Luke Rosenberger, who also comments on this article (, has addressed the issue more elequantly that I could. He states that it would be very easy to dismiss the article as out-of-date, but claims that this “would be a huge mistake” and goes on to point out that this “is a sobering reminder that no matter how much we perfect our interviewing and researching skills, it does no good for the patron who’s unable to connect to our service, or gives up on our service, because of technical problems.” Stating that the article is, in fact, very timely, he draws out attention to a recent study which shows that a whopping 39% of VR sessions were unsuccessful and goes on to point out that the “39% figure only reflects a subset of the patrons we’ve missed out on — because it counts only patrons who actually attempted to connect. That means there’s another, unknown percentage looming behind that — patrons who find themselves face-to-face with an arcane error message, or instructions or requirements and simply abandon the service before even sending in a question.” This is exactly the point of the Online article. Bill Drew, who commented on this post, correctly states that librarians are the only ones who want “a complicated and bloated VR system” and wonders why libraries don’t move to IM.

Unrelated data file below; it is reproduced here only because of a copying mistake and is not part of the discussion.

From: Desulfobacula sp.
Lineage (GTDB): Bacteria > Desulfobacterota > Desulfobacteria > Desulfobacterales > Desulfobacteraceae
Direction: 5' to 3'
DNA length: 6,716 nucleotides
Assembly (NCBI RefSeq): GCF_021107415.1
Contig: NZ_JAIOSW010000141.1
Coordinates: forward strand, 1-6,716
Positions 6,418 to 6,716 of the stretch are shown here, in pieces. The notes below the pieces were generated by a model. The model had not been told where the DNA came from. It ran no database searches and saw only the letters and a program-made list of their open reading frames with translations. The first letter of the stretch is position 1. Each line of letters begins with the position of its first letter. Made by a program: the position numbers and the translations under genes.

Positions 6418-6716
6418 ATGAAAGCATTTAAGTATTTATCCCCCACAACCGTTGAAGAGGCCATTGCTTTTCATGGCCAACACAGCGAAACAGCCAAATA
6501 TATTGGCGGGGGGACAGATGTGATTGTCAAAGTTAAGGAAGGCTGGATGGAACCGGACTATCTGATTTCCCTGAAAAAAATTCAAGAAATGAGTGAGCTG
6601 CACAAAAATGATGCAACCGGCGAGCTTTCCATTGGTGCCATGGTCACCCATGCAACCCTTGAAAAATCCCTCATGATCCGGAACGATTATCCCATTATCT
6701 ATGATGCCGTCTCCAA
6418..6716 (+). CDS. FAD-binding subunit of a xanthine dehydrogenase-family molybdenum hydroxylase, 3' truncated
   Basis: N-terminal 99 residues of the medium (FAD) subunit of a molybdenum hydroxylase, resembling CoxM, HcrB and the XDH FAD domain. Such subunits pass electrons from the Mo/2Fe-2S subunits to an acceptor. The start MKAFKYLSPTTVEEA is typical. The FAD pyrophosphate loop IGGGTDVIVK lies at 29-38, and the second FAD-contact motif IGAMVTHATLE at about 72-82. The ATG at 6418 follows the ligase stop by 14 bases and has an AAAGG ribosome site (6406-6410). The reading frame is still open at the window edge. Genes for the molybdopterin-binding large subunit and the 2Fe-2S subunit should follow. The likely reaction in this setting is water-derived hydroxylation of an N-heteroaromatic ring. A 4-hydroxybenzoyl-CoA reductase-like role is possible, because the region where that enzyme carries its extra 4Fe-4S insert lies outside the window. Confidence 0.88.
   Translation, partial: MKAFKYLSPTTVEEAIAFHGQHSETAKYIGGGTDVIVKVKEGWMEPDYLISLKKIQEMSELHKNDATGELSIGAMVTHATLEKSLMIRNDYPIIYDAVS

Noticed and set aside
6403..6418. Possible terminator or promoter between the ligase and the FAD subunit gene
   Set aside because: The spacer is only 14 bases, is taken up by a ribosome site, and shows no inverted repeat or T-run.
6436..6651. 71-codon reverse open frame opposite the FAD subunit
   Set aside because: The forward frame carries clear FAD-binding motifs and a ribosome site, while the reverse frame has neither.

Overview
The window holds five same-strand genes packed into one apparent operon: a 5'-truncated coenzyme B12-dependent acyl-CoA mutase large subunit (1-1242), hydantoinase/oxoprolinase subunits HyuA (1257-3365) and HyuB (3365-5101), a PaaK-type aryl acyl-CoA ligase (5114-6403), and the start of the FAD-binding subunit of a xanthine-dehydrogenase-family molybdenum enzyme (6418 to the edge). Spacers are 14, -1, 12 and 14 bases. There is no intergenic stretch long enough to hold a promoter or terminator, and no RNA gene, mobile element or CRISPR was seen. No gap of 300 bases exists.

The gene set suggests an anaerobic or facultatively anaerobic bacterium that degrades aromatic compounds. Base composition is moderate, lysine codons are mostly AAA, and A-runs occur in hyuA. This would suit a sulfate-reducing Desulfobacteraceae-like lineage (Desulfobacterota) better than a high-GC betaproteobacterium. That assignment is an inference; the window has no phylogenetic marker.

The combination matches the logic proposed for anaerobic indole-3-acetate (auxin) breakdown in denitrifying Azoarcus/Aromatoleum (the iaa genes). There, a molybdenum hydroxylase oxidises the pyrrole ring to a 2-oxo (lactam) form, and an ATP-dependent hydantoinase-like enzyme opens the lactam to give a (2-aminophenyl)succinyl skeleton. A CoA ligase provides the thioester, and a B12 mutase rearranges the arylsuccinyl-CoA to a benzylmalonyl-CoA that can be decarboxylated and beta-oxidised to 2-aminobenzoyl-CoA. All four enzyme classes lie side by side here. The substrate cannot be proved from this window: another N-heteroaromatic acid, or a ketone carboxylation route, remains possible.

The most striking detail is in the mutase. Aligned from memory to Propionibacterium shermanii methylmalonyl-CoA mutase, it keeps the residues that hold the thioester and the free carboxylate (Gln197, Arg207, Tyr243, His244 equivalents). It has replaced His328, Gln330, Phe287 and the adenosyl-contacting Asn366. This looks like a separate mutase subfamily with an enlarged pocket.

As suggested in the article, IM allows us to deliver online service to patrons without forcing them to jump through hoops. IM is far more reliable and stable than most VR packages, isn’t plagued by the technical problems discussed in the article, and patrons already use it. Even if we take the technical problems out of the equation, IM is till a more user-friendly option in that it puts us where the patron is, rather than expecting the patron to come to us (via a “a complicated and bloated VR system”.) This is what the article urges librarians to consider.

  • 2. Anonymous  |  August 14, 2006 at 6:01 pm

    So, um, are we gonna see Part III?

Creative Commons

Creative Commons License
This work is licensed under a Creative Commons Attribution-Noncommercial-Share Alike 3.0 United States License.
Disclaimer: The thoughts expressed on this blog are those of the authors and are not intended to reflect the views of our employers.

A Note on the history of posts

Please note that all Library Garden posts dated earlier than September 13,2009 originally appeared on our Blogger site. These posts have been imported to this site as a convenience when searching the entire site for content.

If you are interested in seeing the original post, with formatting and comments in tact, please bring up the original post at our old Blogger site.

Thanks for reading Library Garden!


%d bloggers like this: